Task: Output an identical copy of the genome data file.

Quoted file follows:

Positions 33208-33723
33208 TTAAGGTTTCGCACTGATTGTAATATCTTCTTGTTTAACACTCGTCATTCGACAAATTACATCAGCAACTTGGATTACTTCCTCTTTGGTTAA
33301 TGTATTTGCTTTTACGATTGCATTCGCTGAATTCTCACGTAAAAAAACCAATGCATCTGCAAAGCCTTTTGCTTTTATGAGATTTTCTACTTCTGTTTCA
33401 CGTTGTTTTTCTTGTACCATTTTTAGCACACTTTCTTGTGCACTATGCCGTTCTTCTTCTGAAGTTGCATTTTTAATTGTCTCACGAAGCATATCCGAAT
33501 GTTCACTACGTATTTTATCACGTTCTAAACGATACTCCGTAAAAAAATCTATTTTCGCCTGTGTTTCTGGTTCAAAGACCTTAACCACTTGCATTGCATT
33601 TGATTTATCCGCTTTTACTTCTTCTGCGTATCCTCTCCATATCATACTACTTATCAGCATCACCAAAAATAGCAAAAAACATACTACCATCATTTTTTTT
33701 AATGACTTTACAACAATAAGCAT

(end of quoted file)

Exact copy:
Positions 33208-33723
33208 TTAAGGTTTCGCACTGATTGTAATATCTTCTTGTTTAACACTCGTCATTCGACAAATTACATCAGCAACTTGGATTACTTCCTCTTTGGTTAA
33301 TGTATTTGCTTTTACGATTGCATTCGCTGAATTCTCACGTAAAAAAACCAATGCATCTGCAAAGCCTTTTGCTTTTATGAGATTTTCTACTTCTGTTTCA
33401 CGTTGTTTTTCTTGTACCATTTTTAGCACACTTTCTTGTGCACTATGCCGTTCTTCTTCTGAAGTTGCATTTTTAATTGTCTCACGAAGCATATCCGAAT
33501 GTTCACTACGTATTTTATCACGTTCTAAACGATACTCCGTAAAAAAATCTATTTTCGCCTGTGTTTCTGGTTCAAAGACCTTAACCACTTGCATTGCATT
33601 TGATTTATCCGCTTTTACTTCTTCTGCGTATCCTCTCCATATCATACTACTTATCAGCATCACCAAAAATAGCAAAAAACATACTACCATCATTTTTTTT
33701 AATGACTTTACAACAATAAGCAT